Health IT Roundup: Many Obstacles, Much Promise
The Boston Globe: There is a lingering "professional resistance to electronic records systems that computerization advocates say threatens the goals of the new health care overhaul law. These advocates argue that using computers to track what care patients receive, for instance, is vital to deciding what medications and treatments work best." But, the resistance says the electronic records carry "hidden costs, chief among them productivity losses while [doctors and staff] master the system. Also, for many doctors, the government subsidy would cover only a portion of a new records system's price tag, which can easily climb to $100,000 or more" (Arnst, 5/4).
The Financial Times: The U.S. government and hospital systems are planning multibillion dollar investments in health IT, but similar efforts in England reveal the slow, tedious work of implementing such changes. The Brits "decade-long £12bn drive to deliver an electronic record to 50m of its citizens is at least four years late, and will not be delivered in full in any foreseeable future. Billed as the world's biggest civilian IT programme, the UK's Connecting for Health suffers from what might be called the 'prophet in its own country' syndrome. Some achievements are admired from abroad: people in England see only the failures" (Timmins, 5/4).
The (Wilmington, Del.) News Journal: "A tumor is caught before it grows too big because a doctor's computer system sent out an alert that the patient was overdue for a cancer screening. A medication that would have caused a violent reaction never gets administered, because when the doctor attempted to prescribe it, his computer system alerted him the patient was allergic." These and other reasons are behind the federal government's stimulus investments in health IT (Ratnayake, 5/4).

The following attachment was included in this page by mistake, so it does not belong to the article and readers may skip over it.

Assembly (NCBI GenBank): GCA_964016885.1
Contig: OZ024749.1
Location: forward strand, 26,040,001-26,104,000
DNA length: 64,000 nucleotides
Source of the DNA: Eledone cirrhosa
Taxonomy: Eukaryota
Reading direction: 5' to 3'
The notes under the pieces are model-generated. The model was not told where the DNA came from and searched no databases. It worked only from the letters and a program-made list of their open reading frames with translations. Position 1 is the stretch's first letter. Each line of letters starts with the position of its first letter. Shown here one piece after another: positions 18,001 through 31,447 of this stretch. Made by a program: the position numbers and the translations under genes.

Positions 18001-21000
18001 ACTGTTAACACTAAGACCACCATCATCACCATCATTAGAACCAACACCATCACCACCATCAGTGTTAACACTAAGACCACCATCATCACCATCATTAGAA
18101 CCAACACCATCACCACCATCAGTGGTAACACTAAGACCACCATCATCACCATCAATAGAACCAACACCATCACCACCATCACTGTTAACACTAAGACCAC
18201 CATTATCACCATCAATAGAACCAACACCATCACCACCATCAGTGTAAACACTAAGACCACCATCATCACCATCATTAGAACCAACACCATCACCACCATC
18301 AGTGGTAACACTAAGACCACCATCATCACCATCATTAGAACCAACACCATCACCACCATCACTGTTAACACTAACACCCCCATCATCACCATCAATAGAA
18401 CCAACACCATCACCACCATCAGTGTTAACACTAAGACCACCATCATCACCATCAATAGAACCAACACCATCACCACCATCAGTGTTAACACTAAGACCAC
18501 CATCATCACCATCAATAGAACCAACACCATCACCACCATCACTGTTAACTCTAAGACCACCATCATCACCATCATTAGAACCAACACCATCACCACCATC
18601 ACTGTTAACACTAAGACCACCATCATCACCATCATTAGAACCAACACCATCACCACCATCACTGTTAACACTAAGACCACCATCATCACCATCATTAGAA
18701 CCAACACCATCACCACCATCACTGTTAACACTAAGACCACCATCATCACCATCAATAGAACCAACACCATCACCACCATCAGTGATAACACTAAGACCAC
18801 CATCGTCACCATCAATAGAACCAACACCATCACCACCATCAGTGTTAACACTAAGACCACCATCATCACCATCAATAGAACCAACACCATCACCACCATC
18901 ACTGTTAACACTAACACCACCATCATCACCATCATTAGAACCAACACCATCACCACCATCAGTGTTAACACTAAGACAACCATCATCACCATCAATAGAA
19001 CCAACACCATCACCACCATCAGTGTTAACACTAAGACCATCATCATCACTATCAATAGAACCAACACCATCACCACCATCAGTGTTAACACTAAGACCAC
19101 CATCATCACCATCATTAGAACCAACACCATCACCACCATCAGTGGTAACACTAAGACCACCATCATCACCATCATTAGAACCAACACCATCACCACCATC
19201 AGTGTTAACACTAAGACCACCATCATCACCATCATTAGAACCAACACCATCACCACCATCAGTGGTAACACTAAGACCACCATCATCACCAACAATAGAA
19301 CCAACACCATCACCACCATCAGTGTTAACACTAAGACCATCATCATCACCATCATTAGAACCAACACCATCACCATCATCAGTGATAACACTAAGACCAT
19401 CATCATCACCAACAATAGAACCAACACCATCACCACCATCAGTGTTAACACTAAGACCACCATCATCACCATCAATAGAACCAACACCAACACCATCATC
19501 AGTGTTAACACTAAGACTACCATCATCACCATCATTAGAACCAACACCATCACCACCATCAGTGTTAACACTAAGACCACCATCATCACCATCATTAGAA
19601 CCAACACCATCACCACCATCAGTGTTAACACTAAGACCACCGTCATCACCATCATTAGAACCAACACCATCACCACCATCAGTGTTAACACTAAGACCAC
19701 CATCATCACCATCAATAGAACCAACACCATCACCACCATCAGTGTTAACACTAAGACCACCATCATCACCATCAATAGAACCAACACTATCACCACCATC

The (Minneapolis) Star Tribune: "The economic stimulus bill passed by Congress last year includes $2 billion to accelerate the adoption of medical records technology, and thanks to a $5.1 million federal grant from that program, the University of Minnesota will become a leader in training health professionals in the new field." The hope is that such training will help "improve patient care while reducing costs and headaches" (Hanson, 5/3).
Government Health IT, in a separate story: "Federal, state and local governments will spend more than $5 billion in health information technology and traditional IT by 2015 to comply with the requirements of the new healthcare reform law, the Patient Protection and Affordable Care Act, according to an analysis of the law by market research firm Input Inc. However, most of the requirements in the new law are unfunded and who will pay what and where the money will come from remains largely unclear, said Angie Petty, a senior analyst at Input. She said the health reform law funds only $1 billion to $2 billion of the health IT and IT requirements defined in the legislation" (Hayes, 4/3).